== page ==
Borough shoots down EMS tax
Proposed tax would have supported Second Alarmers Rescue Squad
HATBORO >> A proposal that would have established an EMS tax to support the cash-strapped Second Alarmers Rescue Squad (SARS) failed to get official borough council support at its final meeting for 2018.
The proposal was included as an agenda item for council consideration on Dec. 17. The council was to consider a tax of 0.12 mills, which would have been levied against borough residents annually to help fund the rescue squad. Hatboro has no such dedicated tax currently.
SARS is a nonprofit EMS agency that provides coverage to seven municipalities in eastern Montgomery County, including Hatboro. It receives a vast majority of its funding through reimbursements of provided services, as well as from grants and donations.
When the tax proposal finally came up for consideration on the agenda at the meeting, it received no initial motion of support from anyone on council, effectively dooming its chances for the near term.
The recommendation for 0.12 mills was specifically recommended by SARS based on the number of the calls it responds to on average in Hatboro. Although patient calls are billable, SARS doesn’t always receive back the full amount that is billed out, even after insurance reimbursements to those patients.
According to SARS, the squad responded to 685 calls for service in Hatboro in 2017, leading to 426 patients being transported. The cost per billable call in Hatboro is $601.38, but the average revenue for each of those calls is $492.96 — a deficit of $108.42 for each call.
SARS saw a total deficit of $46,729 from Hatboro in 2017. The mills requested would have covered that deficit in Hatboro, assuming consistency in the number of billable calls year over year. A resident with a home assessed at the township average of $122,170 would have paid $14 on the tax in 2019.
The appearance of the EMS tax proposal was not entirely unexpected.
Over the summer, Ken David-
son, assistant chief of operations for SARS, suggested such a tax during a public presentation before the council. At that time, council pledged to consider the request but made no commitment to a potential tax and gave no indication of when one might be proposed
However, council President George Bollendorf and Davidson confirmed that in November, council reached out to residents through social media, including the borough’s website, to gauge their feelings on an EMS tax. Bollendorf said based on the responses he received, support for the tax was almost nonexistent.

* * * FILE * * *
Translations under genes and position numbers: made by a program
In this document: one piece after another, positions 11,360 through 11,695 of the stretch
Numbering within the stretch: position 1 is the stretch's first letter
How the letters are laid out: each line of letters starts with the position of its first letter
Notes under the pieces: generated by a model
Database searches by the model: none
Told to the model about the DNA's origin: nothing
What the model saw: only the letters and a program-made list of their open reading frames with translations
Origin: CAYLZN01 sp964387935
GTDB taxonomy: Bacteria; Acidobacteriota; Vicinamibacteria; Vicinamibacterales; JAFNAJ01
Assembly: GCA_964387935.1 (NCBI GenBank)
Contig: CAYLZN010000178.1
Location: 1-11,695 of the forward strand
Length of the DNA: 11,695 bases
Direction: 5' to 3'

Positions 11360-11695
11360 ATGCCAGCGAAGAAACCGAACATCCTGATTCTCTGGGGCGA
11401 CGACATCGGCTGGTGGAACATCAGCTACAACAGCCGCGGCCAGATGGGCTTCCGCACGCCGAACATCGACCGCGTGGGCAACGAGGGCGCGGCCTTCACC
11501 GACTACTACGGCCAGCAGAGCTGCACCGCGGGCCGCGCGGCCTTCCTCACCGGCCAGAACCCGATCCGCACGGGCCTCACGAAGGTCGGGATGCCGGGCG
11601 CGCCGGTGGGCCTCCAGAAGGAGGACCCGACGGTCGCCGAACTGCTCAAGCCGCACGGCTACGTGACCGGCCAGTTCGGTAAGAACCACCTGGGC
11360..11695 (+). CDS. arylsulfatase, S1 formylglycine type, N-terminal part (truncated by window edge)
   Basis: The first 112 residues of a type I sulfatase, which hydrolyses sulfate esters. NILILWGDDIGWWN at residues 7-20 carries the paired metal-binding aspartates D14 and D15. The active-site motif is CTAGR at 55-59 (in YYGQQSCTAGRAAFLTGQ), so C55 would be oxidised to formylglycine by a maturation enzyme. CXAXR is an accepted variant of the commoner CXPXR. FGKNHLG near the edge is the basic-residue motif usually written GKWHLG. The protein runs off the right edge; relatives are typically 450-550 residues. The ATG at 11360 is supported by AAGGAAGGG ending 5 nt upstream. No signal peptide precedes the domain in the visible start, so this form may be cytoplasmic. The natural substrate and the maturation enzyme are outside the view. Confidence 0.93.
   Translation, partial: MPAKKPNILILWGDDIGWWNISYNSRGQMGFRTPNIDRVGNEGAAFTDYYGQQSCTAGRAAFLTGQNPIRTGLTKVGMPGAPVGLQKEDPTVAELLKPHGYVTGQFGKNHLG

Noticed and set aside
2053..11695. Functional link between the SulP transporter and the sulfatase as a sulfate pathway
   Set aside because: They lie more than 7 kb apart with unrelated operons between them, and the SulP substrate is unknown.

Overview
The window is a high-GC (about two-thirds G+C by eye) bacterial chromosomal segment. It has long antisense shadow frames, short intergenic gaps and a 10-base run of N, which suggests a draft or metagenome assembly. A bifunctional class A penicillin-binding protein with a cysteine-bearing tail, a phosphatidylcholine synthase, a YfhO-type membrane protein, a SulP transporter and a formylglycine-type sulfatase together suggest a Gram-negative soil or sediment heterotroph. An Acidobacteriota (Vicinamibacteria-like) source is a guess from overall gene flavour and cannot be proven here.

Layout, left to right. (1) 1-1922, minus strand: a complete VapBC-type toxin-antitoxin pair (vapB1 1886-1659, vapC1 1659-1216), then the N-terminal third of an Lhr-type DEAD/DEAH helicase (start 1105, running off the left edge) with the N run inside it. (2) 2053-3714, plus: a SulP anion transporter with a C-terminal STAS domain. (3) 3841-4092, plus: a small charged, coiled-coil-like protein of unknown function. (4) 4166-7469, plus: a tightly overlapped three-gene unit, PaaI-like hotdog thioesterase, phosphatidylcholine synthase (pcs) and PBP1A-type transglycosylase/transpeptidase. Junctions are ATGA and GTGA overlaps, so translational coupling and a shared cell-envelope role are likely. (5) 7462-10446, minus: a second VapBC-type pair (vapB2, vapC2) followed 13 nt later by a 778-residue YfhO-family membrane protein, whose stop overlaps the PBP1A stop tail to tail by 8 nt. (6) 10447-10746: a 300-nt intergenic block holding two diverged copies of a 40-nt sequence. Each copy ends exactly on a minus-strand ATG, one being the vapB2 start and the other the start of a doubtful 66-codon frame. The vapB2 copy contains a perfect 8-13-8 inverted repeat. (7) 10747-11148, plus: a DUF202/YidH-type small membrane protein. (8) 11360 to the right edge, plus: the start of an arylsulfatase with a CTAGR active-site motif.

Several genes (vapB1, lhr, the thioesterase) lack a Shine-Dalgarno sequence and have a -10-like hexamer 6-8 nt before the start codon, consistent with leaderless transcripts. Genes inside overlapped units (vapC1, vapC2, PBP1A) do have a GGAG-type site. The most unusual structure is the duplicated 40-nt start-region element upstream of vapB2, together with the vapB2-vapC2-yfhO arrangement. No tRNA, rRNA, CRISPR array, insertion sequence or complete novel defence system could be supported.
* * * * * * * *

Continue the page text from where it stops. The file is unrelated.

“I did receive a lot of emails about the millage rate, and all but one were against it,” Bollendorf said at the Dec. 17 meeting.
Council member Nicole Benjamin said a majority of the responses she received personally were also against the tax.
“I don’t believe the burden should be placed on the taxpayer for failure of people to reimburse,” she said, explaining her personal views on the tax.
Members of the council also felt that given the borough’s budget challenges in 2018, now was not the time to impose another tax on residents. The approved budget for 2019 calls for a 4.4 percent increase in the municipal tax rate for residents, which translates to an additional $79 for a resident with an averaged-assessed home.
Davidson was in the audience to hear the council’s vote on Dec. 17.
He said after the meeting that he was “disappointed” by the borough council’s decision not to act on the proposal and had been hopeful for the tax’s prospects going into the meeting.
“We certainly understand that the borough looked at it carefully and had a lot to consider,” he said. “We’re disappointed we couldn’t get anything worked out this year. I’m hopeful that there’s an opportunity to revisit it next year.
“We feel that it’s critical we continue to work with the municipalities until we can hopefully get them to establish the support that we need,” Davidson added.